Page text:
Socialist lawSocialist law is the legal systems in s such as the former and the . Academic opinion is divided on whether it is a separate system from civil law, given major deviations based on Marxist–Leninist ideology, such as subordinating the judiciary to the executive ruling party.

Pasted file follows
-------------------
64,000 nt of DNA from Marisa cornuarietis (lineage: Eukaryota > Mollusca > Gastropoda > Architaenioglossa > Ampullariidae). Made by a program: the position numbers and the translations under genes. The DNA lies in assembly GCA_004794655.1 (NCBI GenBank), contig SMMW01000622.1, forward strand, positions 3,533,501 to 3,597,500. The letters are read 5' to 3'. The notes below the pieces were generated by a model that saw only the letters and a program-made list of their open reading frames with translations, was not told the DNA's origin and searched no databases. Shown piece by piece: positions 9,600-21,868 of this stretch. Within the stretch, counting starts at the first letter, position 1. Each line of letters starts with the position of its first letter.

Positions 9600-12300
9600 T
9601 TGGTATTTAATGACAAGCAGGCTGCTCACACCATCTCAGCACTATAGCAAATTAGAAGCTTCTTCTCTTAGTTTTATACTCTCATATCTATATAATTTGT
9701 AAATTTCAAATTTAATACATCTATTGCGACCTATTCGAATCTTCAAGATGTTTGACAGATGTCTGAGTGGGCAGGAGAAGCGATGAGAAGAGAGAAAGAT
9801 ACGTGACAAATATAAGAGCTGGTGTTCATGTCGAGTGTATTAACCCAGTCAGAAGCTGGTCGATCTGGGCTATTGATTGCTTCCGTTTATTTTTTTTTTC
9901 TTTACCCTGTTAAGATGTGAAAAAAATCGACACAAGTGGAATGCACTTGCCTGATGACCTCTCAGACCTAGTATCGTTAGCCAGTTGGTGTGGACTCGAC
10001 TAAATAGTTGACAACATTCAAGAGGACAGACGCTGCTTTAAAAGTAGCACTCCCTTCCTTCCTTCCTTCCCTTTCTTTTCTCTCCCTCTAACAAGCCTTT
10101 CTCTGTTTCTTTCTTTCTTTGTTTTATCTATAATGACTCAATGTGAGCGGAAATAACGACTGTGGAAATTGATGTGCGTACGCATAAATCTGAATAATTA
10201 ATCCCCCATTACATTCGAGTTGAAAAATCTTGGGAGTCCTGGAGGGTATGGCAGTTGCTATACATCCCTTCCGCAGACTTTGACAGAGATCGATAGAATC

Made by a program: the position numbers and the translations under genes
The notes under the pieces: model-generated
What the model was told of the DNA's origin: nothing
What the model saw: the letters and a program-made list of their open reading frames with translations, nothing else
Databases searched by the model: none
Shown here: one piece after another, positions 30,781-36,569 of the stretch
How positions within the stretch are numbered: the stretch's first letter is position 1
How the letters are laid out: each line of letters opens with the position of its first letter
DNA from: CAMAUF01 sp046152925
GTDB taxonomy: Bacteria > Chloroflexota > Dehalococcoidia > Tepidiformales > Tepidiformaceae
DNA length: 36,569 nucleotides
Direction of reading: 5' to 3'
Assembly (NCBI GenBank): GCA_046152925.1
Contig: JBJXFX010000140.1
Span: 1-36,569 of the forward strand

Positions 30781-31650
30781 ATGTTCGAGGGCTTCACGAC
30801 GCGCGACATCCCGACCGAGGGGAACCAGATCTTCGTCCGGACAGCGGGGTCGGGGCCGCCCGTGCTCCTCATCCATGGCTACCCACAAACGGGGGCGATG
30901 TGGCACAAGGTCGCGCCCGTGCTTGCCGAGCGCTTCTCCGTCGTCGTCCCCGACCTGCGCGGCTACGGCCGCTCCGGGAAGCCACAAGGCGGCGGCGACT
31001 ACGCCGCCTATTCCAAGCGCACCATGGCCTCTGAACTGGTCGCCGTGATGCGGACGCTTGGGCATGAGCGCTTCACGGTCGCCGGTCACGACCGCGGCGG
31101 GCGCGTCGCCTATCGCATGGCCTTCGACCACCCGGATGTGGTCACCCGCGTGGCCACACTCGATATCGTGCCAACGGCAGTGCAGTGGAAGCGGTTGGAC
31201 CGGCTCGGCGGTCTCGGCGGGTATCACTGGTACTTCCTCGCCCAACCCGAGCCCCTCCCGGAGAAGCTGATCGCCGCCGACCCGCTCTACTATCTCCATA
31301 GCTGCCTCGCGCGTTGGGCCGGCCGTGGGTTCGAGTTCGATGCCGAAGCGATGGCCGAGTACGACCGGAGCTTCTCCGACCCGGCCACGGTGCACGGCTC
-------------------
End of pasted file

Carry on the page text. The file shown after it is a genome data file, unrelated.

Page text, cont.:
Common law and equityIn legal systems, decisions by courts are explicitly acknowledged as "law" on equal footing with adopted through the legislative process and with issued by the . The "doctrine of precedent", or '' '' (Latin for "to stand by decisions") means that decisions by higher courts bind lower courts, and future decisions of the same court, to assure that similar cases reach similar results. In contrast, in " civil law" systems, legislative statutes are typically more detailed, and judicial decisions are shorter and less detailed, because the judge or barrister is only writing to decide the single case, rather than to set out reasoning that will guide future courts. Common law originated from England and has been inherited by almost every country once tied to the (except Malta, , the U.S. state of , and the Canadian province of ). In medieval England, the the law varied shire-to-shire, based on disparate tribal customs. The concept of a "common law" developed during the reign of Henry II during the late 12th century, when Henry appointed judges that had authority to create an institutionalised and unified system of law "common" to the country. The next major step in the evolution of the common law came when King John was forced by his barons to sign a document limiting his authority to pass laws. This "great charter" or '' '' of 1215 also required that the King's entourage of judges hold their courts and judgments at "a certain place" rather than dispensing autocratic justice in unpredictable places about the country. A concentrated and elite group of judges acquired a dominant role in law-making under this system, and compared to its European counterparts the English judiciary became highly centralised. In 1297, for instance, while the highest court in France had fifty-one judges, the had five. This powerful and tight-knit judiciary gave rise to a systematised process of developing common law. However, the system became overly systematised—overly rigid and inflexible. As a result, as time went on, increasing numbers of citizens petitioned the King to override the common law, and on the King's behalf the gave judgment to do what was equitable in a case. From the time of , the first to be appointed as Lord Chancellor, a systematic body of equity grew up alongside the rigid common law, and developed its own . At first, equity was often criticised as erratic, that it varied according to the length of the Chancellor's foot. Over time, courts of equity developed solid , especially under Lord Eldon. In the 19th century in England, and in 1937 in the U.S., the two systems were . In developing the common law, academic writings have always played an important part, both to collect overarching principles from dispersed case law, and to argue for change. , from around 1760, was the first scholar to collect, describe, and teach the common law. But merely in describing, scholars who sought explanations and underlying structures slowly changed the way the law actually worked.